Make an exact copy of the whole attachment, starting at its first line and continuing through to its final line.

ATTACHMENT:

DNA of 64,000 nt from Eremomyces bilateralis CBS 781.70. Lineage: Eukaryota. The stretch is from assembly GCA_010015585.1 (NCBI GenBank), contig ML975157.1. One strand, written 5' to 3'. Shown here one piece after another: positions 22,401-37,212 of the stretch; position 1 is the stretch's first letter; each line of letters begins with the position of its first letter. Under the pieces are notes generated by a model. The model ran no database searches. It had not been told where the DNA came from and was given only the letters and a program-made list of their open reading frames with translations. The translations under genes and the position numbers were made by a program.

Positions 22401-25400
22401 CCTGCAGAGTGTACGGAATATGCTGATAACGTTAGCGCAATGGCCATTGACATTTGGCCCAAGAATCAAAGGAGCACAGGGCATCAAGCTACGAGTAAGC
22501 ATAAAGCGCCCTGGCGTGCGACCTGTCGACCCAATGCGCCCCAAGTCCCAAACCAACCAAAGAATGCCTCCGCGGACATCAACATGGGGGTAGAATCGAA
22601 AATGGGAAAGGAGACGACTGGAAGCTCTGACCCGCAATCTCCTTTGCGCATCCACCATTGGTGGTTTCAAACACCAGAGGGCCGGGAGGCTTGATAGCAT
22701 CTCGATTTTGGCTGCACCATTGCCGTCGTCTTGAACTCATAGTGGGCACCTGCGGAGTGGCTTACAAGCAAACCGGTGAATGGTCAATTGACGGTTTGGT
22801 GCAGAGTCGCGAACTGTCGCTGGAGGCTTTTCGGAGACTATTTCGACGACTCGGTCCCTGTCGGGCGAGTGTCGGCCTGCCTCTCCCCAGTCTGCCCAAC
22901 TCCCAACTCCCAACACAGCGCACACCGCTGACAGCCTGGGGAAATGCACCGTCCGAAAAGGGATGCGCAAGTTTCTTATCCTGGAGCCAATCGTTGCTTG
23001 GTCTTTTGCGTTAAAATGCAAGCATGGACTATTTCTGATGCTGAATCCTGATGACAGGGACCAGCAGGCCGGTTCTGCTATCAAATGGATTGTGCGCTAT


DNA of 64,000 nt from Eremomyces bilateralis CBS 781.70. Lineage: Eukaryota. The stretch is from assembly GCA_010015585.1 (NCBI GenBank), contig ML975157.1. One strand, written 5' to 3'. Shown here one piece after another: positions 22,401-37,212 of the stretch; position 1 is the stretch's first letter; each line of letters begins with the position of its first letter. Under the pieces are notes generated by a model. The model ran no database searches. It had not been told where the DNA came from and was given only the letters and a program-made list of their open reading frames with translations. The translations under genes and the position numbers were made by a program.

Positions 22401-25400
22401 CCTGCAGAGTGTACGGAATATGCTGATAACGTTAGCGCAATGGCCATTGACATTTGGCCCAAGAATCAAAGGAGCACAGGGCATCAAGCTACGAGTAAGC
22501 ATAAAGCGCCCTGGCGTGCGACCTGTCGACCCAATGCGCCCCAAGTCCCAAACCAACCAAAGAATGCCTCCGCGGACATCAACATGGGGGTAGAATCGAA
22601 AATGGGAAAGGAGACGACTGGAAGCTCTGACCCGCAATCTCCTTTGCGCATCCACCATTGGTGGTTTCAAACACCAGAGGGCCGGGAGGCTTGATAGCAT
22701 CTCGATTTTGGCTGCACCATTGCCGTCGTCTTGAACTCATAGTGGGCACCTGCGGAGTGGCTTACAAGCAAACCGGTGAATGGTCAATTGACGGTTTGGT
22801 GCAGAGTCGCGAACTGTCGCTGGAGGCTTTTCGGAGACTATTTCGACGACTCGGTCCCTGTCGGGCGAGTGTCGGCCTGCCTCTCCCCAGTCTGCCCAAC
22901 TCCCAACTCCCAACACAGCGCACACCGCTGACAGCCTGGGGAAATGCACCGTCCGAAAAGGGATGCGCAAGTTTCTTATCCTGGAGCCAATCGTTGCTTG
23001 GTCTTTTGCGTTAAAATGCAAGCATGGACTATTTCTGATGCTGAATCCTGATGACAGGGACCAGCAGGCCGGTTCTGCTATCAAATGGATTGTGCGCTAT